To say we are excited to have Doug Robinson present is truly an understatement! An iconic figure in the climbing scene for decades, it will be an honor to have Doug presenting and instructing at the years event.
Doug Robinson was dirtbagging his way through the Golden Age of Yosemite climbing in the Sixties, when one fall evening over a kerosene lantern at Chuck Pratt’s camp he met Yvon Chouinard. Two weeks later, Chouinard showed up on the edge of the Palisade Glacier to give him, hot off his Ventura forge, a new curved-pick ice axe, ice hammer and rigid-frame crampons. The next day they made the first ascent, under full blue-ice conditions, of the V-Notch. It’s hard to realize now how revolutionary that new gear was, ending a hundred years of step cutting. The THUNK! of that curved axe into hard ice was heard ‘round the world.
The next winter they teamed up again to do the first routes on waterfall ice in Lee Vining Canyon, which is still California’s most popular roadside ice. Doug then helped write Chouinard’s classic Climbing Ice. In 1976 Doug and Dale Bard made the first ascent of Ice Nine, which to this day is the hardest alpine ice route in the High Sierra. Doug’s article about their climb was featured in the third issue of Outside magazine. In 1979 he joined Jeff Lowe and David Breashears on Tom Frost’s expedition to make the second ascent of Ama Dablam (22,495), which they filmed for ABC Sports. Shortly after returning home, Doug became the first president of the American Mountain Guides Association. Then he went skiing.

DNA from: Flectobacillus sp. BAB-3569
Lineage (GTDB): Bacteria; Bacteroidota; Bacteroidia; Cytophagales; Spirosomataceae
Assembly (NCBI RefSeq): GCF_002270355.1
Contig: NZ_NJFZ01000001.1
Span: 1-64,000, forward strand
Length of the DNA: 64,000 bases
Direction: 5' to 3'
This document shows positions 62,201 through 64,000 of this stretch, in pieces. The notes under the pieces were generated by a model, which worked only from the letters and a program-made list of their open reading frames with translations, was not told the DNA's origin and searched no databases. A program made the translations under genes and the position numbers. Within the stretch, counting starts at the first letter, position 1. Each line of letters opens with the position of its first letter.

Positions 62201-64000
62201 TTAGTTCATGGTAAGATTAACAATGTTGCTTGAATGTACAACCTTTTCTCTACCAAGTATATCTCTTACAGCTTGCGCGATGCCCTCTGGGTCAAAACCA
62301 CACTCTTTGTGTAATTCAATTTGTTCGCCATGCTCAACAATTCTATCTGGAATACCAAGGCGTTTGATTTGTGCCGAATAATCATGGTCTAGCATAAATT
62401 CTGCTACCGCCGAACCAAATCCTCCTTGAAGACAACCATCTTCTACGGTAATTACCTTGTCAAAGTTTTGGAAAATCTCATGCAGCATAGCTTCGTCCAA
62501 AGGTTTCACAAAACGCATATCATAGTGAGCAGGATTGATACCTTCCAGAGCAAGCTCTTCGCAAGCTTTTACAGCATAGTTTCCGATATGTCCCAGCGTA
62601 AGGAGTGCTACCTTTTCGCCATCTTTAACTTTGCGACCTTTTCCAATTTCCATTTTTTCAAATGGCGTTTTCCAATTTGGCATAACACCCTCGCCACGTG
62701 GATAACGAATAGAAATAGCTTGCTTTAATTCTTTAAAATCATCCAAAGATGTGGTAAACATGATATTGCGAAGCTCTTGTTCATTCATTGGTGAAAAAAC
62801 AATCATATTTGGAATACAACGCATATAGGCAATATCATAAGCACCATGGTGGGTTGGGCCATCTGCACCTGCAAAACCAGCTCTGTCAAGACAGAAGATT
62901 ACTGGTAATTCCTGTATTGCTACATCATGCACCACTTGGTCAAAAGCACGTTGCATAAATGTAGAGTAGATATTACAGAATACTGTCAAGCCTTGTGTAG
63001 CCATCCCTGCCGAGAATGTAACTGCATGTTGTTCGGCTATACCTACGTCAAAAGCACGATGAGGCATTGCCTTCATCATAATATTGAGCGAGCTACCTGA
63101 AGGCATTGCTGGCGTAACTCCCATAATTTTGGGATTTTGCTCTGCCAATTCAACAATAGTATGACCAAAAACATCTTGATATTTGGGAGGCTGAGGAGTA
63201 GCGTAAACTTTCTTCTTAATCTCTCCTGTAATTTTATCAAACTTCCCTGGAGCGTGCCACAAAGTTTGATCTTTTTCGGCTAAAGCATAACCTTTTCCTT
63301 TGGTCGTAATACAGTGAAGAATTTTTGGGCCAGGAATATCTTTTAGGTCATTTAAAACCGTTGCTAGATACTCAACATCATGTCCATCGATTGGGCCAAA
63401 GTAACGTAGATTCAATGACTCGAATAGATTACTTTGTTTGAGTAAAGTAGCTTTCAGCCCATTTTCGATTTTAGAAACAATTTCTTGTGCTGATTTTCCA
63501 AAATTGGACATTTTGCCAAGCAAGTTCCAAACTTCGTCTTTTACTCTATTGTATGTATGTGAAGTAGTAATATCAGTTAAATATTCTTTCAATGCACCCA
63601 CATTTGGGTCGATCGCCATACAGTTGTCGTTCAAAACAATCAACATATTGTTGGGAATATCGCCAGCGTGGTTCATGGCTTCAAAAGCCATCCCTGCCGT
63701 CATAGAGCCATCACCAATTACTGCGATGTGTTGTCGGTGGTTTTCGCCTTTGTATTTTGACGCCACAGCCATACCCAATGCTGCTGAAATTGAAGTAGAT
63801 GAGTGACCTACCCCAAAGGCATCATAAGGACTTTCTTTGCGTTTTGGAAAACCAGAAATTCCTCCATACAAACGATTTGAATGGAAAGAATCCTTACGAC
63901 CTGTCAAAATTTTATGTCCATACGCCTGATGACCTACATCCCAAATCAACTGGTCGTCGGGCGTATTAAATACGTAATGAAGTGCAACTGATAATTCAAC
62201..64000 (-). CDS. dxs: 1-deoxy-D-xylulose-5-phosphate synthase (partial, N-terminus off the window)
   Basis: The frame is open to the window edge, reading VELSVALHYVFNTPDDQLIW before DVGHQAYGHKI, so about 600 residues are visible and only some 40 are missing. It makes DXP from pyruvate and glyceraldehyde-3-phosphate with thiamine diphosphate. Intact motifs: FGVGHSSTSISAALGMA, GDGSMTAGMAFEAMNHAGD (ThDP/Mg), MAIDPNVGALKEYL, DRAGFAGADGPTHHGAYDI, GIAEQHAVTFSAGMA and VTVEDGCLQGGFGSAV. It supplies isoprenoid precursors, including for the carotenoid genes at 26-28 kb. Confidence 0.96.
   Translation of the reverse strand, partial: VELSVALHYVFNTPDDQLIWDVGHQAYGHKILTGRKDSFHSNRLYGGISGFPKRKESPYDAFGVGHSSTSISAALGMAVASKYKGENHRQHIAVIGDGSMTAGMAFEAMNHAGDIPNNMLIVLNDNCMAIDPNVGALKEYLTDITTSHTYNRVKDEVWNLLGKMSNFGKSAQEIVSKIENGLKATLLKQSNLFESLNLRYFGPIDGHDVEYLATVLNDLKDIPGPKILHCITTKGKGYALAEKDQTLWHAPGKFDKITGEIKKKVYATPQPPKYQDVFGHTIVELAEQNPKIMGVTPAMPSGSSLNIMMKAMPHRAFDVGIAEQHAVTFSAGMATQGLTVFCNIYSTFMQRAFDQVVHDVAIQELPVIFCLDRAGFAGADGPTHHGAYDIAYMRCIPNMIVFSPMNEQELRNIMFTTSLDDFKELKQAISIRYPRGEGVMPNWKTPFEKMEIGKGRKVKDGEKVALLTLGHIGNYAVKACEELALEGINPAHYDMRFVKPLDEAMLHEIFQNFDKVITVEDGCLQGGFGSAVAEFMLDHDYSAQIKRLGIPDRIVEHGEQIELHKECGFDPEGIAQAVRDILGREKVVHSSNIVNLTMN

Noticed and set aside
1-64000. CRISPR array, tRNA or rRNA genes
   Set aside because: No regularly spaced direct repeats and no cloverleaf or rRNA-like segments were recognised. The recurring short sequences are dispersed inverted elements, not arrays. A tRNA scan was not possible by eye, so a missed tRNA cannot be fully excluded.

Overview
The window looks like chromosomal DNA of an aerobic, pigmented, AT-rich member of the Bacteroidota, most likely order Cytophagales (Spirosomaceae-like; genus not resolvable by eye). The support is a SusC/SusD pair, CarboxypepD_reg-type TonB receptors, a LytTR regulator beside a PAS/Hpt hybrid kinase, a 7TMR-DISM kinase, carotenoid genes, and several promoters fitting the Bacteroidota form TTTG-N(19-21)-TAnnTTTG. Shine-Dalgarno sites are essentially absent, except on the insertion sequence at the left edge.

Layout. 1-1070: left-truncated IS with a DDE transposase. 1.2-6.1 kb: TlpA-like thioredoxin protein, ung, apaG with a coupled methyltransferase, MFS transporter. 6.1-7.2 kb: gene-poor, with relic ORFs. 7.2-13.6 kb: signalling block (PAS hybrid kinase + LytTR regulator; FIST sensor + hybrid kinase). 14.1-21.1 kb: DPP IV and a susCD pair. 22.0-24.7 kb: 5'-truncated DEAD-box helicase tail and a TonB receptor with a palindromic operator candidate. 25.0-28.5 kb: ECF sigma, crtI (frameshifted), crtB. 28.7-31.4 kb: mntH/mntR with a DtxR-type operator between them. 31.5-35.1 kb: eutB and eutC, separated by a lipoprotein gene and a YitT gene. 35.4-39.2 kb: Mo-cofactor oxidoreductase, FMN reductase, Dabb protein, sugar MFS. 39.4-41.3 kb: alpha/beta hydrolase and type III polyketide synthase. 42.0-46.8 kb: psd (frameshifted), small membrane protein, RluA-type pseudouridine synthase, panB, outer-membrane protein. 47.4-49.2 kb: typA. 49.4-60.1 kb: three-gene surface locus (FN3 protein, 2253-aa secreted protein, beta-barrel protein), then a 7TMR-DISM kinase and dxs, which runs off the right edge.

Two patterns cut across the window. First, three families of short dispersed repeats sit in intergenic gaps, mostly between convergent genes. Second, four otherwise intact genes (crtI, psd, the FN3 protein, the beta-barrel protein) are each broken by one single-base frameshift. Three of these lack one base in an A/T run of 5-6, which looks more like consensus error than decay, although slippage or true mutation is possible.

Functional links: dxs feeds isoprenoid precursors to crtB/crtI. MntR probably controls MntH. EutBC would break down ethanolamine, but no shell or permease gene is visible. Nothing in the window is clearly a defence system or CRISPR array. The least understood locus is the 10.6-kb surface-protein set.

Doug is also known for sparking the clean climbing revolution–his first hammerless ascent of Half Dome with Galen Rowell and Dennis Hennek was featured in National Geographic–many ski-mountaineering firsts, and for writing that vividly evokes our love of climbing. His articles have ranged from Rock & Ice to Alpinist to Powder. Doug is bringing his new book, The Alchemy of Action, which delves into the high we get from this vertical passion, to share at the Michigan Ice Fest!
Doug Robinson, 68, is a professional mountaineer known internationally for his climbing, guiding and backcountry skiing, as well as his poetic writings about the mountains and why we climb them. Closely identified with California’s High Sierra, Doug has been called “the modern John Muir.”